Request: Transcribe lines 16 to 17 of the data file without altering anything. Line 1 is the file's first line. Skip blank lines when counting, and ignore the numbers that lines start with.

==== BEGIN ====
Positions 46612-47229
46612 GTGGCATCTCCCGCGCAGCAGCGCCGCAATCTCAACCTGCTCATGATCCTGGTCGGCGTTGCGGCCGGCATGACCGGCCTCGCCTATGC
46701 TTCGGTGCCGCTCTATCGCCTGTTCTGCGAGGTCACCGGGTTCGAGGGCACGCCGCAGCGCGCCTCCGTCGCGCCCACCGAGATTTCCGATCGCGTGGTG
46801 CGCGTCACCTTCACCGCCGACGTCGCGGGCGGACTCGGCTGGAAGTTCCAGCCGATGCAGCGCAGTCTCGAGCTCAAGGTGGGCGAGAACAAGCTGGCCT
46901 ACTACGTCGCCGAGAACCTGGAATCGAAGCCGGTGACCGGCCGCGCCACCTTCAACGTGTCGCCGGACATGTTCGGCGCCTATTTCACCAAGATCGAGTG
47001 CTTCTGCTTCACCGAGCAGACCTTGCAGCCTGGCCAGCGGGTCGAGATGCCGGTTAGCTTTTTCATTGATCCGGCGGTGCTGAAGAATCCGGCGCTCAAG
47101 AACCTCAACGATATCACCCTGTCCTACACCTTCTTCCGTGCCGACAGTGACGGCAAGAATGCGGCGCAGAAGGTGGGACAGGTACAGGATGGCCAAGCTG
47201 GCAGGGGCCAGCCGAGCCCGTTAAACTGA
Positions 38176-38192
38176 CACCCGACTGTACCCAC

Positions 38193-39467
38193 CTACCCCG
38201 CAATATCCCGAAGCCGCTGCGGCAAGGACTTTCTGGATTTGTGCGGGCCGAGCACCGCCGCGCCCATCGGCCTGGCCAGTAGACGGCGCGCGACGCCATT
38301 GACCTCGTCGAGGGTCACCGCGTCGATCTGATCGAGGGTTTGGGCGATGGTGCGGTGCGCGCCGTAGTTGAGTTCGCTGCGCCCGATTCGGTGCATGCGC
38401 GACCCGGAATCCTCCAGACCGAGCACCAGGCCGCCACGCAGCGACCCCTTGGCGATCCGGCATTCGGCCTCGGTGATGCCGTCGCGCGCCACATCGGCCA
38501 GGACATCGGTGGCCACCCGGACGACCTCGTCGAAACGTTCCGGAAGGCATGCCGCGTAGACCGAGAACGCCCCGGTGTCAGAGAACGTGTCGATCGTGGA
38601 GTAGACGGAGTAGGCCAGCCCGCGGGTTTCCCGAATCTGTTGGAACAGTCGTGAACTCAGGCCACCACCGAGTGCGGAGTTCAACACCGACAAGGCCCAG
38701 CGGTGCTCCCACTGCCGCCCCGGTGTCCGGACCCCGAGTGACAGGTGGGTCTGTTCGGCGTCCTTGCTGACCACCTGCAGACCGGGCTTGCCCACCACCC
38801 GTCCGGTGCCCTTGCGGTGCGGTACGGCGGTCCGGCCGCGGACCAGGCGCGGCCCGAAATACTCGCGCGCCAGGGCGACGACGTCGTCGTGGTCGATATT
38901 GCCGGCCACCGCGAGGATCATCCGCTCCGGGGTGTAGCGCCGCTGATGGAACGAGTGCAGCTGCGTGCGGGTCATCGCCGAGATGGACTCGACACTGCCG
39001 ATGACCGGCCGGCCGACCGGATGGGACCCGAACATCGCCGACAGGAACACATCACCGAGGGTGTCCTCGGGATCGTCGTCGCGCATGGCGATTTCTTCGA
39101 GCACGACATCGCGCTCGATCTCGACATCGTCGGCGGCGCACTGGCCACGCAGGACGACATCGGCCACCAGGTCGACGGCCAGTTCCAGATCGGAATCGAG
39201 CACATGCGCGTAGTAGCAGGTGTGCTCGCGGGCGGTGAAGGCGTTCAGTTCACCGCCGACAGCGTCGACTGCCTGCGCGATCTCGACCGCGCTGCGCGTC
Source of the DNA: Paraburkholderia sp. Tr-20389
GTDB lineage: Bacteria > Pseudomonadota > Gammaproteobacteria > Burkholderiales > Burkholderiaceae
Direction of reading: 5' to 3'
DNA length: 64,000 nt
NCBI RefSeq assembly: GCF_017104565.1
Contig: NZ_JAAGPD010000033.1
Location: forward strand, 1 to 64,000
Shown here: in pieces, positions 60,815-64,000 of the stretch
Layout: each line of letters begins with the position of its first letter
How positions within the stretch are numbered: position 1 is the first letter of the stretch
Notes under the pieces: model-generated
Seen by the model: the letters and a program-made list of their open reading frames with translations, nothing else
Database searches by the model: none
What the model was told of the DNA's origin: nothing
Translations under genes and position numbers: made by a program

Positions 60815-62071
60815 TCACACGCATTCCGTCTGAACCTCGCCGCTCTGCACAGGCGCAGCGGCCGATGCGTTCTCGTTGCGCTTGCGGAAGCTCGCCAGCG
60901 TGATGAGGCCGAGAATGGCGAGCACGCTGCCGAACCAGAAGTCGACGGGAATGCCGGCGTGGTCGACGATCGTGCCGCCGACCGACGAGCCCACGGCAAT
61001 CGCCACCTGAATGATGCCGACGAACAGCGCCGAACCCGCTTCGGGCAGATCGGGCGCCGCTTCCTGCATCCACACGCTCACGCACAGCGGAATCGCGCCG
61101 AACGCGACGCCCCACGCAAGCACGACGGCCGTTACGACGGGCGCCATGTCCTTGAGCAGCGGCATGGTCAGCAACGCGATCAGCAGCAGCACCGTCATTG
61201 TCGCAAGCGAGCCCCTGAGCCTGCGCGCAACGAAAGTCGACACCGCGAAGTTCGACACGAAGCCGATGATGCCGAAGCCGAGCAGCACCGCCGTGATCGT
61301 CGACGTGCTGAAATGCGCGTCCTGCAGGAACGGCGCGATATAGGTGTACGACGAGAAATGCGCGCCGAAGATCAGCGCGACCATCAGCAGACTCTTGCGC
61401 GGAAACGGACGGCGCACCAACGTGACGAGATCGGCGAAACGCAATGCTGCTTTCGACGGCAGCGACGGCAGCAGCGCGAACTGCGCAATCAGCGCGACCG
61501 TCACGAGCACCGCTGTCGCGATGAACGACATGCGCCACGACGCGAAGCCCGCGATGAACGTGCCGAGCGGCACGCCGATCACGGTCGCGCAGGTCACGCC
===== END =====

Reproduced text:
38501 GGACATCGGTGGCCACCCGGACGACCTCGTCGAAACGTTCCGGAAGGCATGCCGCGTAGACCGAGAACGCCCCGGTGTCAGAGAACGTGTCGATCGTGGA
38601 GTAGACGGAGTAGGCCAGCCCGCGGGTTTCCCGAATCTGTTGGAACAGTCGTGAACTCAGGCCACCACCGAGTGCGGAGTTCAACACCGACAAGGCCCAG